Monday, February 5, 2007
I have just finished reading Leah Chistensen's "The Psychology Behind Case Briefing: A Powerful Cognitive Schema," published at 29 Campbell L. Rev. 5, and it is a good read. She taps into cognitive theory to explain the importance of effective briefing as a means of understanding the law. She notes that
[e]xperts in rhetoric believe that thinking, speaking and writing are inseparable. Therefore, students can use case briefs to enhance their understanding of the law by writing their briefs by hand or by typing them into their computers in a way that allows them to be conscious of their own thinking. Contrary to simply highlighting, the process of writing allows students to more accurately assess what they do and do not understand about the case.
Professor Christensen is absolutely right; but unfortunately, many students never recognize that dynamic in the process of briefing. Instead, too many first-year students abandon case briefing and resort to “book briefing.” When they do so, they drop an important tool for processing the thinking of the court and the logic of the law.
One of my first questions for students who seek help from me is, “Tell me how you prepare for class.” More often than not, those who are struggling answer that they highlight passages in the casebook and make small notes to themselves in margins so that they can locate the facts, the rule, and the holding.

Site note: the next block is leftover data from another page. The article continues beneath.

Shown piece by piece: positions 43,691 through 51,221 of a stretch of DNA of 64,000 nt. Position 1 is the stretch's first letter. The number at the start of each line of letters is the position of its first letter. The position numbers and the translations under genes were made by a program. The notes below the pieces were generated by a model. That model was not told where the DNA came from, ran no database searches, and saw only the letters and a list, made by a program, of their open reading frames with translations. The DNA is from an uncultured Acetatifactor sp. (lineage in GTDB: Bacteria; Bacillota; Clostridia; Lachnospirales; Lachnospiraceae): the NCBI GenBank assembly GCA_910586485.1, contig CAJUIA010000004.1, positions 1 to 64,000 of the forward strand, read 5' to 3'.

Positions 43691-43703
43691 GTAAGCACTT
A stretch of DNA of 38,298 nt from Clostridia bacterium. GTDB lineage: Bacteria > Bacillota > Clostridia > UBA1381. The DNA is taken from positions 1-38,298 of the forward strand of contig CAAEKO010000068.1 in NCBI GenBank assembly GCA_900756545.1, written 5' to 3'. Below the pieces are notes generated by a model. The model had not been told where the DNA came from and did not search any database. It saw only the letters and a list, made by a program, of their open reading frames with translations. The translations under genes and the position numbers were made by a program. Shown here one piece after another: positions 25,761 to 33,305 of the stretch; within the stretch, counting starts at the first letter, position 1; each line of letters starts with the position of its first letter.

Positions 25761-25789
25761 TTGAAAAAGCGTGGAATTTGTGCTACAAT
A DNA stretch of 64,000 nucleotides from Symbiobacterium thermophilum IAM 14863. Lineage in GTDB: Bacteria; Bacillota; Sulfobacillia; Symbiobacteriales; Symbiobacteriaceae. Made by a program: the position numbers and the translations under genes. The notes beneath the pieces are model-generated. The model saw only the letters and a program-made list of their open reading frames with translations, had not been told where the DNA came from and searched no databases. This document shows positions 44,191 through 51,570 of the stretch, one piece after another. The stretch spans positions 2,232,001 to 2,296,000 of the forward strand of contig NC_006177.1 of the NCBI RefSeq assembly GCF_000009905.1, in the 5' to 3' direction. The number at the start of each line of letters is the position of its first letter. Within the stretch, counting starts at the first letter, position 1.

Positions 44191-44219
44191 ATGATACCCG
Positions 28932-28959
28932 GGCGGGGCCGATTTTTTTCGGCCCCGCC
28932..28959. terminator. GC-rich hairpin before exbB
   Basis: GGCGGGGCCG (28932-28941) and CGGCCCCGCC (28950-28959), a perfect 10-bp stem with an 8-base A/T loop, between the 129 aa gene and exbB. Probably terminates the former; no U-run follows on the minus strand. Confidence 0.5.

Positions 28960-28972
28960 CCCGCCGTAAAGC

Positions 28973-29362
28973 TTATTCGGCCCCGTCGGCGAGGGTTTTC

My response is always the same: “Start briefing every case again, focusing especially on the court’s reasoning. You have three years of reading and discussing cases to learn how courts and lawyers think. There is no better, more efficient way to master that kind of thinking than to force yourself every day to distill, process, and record the logic of opinions that make that thinking explicit.”
I go so far as to tell them to number the steps in the court’s explanation of the law and its application. By distilling the logical steps and laying them out in a brief, students are forced to engage the text on a much different level than highlighting or even summarizing can provide. Having engaged it at that higher level, they begin to transform their own thought processes and to hone and deepen their reasoning skills.
Other students will tell them briefing is a waste of time. Of course, those students are correct if the goal is simply to read a case and be able to recite the facts and the rule. If the goal is to learn how to reason as courts reason, mere highlighting is the real waste of time. (dbw)